Friday, 29 June 2018

From Kitchen Trash to Canada Day Crafts!

Now that the kids are out of school, it's a great time to start on some fun and easy summer crafting! Instead of going out and buying new supplies, why not use items that might be already lying around the house? Reusing is less expensive, more convenient and eco-friendly.

If you're looking for new-to-you craft items, the Reuse Centre is a great place to start as they have an ever-changing selection of arts and crafts supplies at a fantastic price (only $5 for up to 25 kg of materials).

With Canada Day fast approaching, here's a selection of craft ideas that the whole family can enjoy together. Each project takes a common kitchen recyclable that can be found in your blue bag and turns it into something festive!

1. From Soup Can to Wind Sock

This craft is a great example of how a common waste item (like an old soup or vegetable tin) can be upcycled into something celebratory! This activity is also great for using up scraps of coloured paper and ribbon to create the windsock and string, yarn or wire for the hanger loop.

2. From Glass Jar to Centerpiece

Although the original project calls for mason jars, spray paint and wood cutouts, this project can be made more inexpensively and kid-friendly using empty jars from jams or sauces, acrylic craft paint and a DIY maple leaf made from leftover card stock.

3. From Milk Carton to Bird Feeder

The feeder shown here has been painted to resemble Jellybean Row houses in St. John's, Newfoundland, but you can come up with any design imaginable! Setting up a bird feeder provides a great opportunity to observe and learn about local wildlife and to share why nature and sustainability are so important.

Happy Canada Day!

-Karlene (Volunteer)

Monday, 25 June 2018

3 Easy Ways to Reuse Water

Canada has a bountiful supply of freshwater, accounting for 11.7% of the country's total area, according to Stats Canada.  Despite having such a large amount of water available, it is important to be mindful of the amount of water used, as water is not an easily replenished resource. Currently, the average amount of potable water used per person in Canada every single day is 466 litres! With that in mind, here are three easy ways that every individual can reuse water in their home to reduce this gigantic number.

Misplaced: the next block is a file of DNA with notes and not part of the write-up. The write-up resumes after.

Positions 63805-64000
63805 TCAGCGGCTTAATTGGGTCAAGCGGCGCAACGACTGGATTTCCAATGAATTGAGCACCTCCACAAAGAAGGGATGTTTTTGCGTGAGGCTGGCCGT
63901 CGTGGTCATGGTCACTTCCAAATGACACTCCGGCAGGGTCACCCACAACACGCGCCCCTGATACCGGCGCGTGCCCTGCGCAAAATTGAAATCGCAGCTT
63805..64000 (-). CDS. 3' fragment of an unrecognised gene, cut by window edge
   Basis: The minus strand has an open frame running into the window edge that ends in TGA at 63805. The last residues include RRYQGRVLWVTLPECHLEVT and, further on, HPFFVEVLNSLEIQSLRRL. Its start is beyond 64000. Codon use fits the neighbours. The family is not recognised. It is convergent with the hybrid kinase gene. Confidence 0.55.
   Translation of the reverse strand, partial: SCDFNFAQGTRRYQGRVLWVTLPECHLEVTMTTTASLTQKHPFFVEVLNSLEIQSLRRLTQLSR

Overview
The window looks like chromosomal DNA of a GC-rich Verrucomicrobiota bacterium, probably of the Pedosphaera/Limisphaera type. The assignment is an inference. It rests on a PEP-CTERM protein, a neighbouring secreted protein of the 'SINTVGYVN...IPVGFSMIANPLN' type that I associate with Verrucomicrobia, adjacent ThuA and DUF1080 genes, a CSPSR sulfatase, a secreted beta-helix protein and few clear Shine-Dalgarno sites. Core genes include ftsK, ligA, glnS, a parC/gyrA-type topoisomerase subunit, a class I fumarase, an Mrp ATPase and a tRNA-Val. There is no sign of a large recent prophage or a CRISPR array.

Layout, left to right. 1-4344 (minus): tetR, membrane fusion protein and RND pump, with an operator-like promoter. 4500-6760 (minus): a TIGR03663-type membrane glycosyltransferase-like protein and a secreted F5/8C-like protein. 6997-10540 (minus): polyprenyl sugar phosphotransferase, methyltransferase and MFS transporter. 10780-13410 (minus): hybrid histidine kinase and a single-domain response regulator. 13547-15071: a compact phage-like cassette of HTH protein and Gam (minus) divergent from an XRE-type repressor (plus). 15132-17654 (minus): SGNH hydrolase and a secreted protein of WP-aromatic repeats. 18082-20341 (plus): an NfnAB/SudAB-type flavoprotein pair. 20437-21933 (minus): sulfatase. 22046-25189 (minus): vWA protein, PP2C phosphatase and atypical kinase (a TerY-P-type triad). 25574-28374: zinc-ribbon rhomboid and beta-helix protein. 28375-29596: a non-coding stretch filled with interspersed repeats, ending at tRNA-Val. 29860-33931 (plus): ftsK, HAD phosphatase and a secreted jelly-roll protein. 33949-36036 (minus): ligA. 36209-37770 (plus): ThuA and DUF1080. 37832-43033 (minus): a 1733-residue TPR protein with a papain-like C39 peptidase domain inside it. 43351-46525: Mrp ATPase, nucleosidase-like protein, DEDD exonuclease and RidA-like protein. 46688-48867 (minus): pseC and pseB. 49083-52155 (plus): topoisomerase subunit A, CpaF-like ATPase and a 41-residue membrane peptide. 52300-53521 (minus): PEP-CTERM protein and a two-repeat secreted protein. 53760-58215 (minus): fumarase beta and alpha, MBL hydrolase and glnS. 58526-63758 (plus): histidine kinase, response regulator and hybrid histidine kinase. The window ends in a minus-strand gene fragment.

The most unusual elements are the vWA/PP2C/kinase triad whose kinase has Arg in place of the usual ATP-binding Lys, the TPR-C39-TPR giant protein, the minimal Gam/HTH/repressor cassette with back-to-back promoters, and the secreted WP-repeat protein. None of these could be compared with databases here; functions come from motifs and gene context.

1. Place a Bucket in the Shower

Let's be honest, nobody gets in the shower after immediately turning it on. Since it takes a while for the water to get warm, most people aren't crazy about hopping into the cold. An easy way to save that cold, potable water is to place a bucket in the shower while waiting for it to get warm. The water collected in the bucket can now be used to flush the toilet by slowly pouring about 4 litres of the reused water into the toilet bowl. Flushing a toilet can use anywhere between 6 to 14 litres of water each time. Therefore, the ability to subsidize water by flushing the toilet with cold shower water minimizes the total amount of water used in a household.

Source: Giphy 

2. Pasta or Vegetable Water to Water Your Plants

Cooking pasta takes about 16 cups of boiling water for a family of four people. Normally, when the pasta is done, the next step is to use a colander over the sink to drain all the water. Instead of draining the pasta water into the sink, why not save it by putting the colander on top of another pot? The pasta water is full of starch which plants will love due to the added nutrition. This is what I call a win-win situation: more nutritious water for your plant and a smaller water footprint for you.